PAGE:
Although queer futurism is still somewhat of a rarity, other forms of futurism are leading the charge into the mainstream. “The Handmaid’s Tale” has been a win for feminist futurism in entertainment. By drawing inspiration from real historical oppressions, it allows us to reflect on societies treatment of female bodies in today’s society. With its lesbian and gay “gender traitors”, it highlight the danger of “reproductive futurism” – which deems creating children is the main motive of society, by which LGBT+ people are seen to be failing their civic duty to procreate. The series has had huge critical and commercial success, and a wave of feminist futurist books have been popularised in its wake. Recent bestseller, ‘The Power‘ by Naomi Alderman, has been optioned by Sister Pictures after an eleven-way bidding war. Similarly the popularity of Afrofuturism is surging. This summer it was announced that Ava DuVernay will be directing the TV adaptation of sci-fi legend Octavia Butler’s 1987 afrofuturist novel ‘Dawn’; whilst Nigerian fantasy/science fiction writer, Nnedi Okorafor, has a done deal with HBO for her novel ‘Who Fears Death’, with George R.R. Martin as executive producer. Sci-fi author Ursula K Le Guin’s award winning ‘The Left Hand of Darkness’ – set on a planet whose inhabitants are genderless – has also been optioned for a television adaptation.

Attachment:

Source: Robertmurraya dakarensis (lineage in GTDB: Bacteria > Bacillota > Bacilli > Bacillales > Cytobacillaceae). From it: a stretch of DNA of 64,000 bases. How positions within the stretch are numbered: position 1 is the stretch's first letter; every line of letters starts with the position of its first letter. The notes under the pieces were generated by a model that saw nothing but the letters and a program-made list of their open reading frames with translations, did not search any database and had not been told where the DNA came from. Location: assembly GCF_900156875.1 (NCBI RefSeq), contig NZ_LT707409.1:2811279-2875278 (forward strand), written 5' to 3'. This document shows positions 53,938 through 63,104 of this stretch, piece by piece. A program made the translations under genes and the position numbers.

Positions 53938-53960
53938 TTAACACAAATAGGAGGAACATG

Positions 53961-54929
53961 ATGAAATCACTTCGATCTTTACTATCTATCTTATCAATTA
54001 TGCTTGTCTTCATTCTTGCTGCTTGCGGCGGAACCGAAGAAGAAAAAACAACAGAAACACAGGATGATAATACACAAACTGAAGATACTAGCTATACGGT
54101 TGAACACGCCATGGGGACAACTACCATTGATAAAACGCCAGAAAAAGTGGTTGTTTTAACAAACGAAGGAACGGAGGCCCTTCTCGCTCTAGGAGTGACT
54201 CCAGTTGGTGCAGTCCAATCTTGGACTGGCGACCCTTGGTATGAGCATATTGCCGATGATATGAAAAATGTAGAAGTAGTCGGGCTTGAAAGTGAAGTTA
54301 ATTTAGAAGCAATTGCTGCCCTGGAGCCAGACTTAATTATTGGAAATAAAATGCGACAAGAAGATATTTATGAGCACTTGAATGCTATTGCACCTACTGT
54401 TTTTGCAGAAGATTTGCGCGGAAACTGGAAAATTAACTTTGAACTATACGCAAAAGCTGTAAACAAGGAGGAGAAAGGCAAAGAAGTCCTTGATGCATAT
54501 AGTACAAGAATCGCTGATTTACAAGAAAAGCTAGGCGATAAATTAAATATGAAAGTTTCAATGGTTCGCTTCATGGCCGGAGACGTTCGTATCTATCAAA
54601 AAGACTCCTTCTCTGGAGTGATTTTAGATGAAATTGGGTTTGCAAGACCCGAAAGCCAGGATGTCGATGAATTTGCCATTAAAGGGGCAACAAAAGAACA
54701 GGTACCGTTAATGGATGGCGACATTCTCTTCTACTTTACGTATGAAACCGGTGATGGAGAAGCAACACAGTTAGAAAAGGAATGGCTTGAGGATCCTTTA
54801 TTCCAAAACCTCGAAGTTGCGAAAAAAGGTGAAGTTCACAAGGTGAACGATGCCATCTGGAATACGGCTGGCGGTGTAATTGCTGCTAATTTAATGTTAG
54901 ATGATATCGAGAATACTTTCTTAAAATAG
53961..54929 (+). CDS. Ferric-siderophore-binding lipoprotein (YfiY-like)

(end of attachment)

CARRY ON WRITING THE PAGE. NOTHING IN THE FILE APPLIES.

Young adult novels are, it seems, playing a significant part in mainstreaming the movement – perhaps because the culture many teens experience today is more accepting of LGBT+ people than the generations that came before. As this audience reaches their twenties and becomes the peak target for most multiplex movies, simple economics likely mean we can look forward to an increasingly queer cinematic future.


Posted on Dec 18, 2017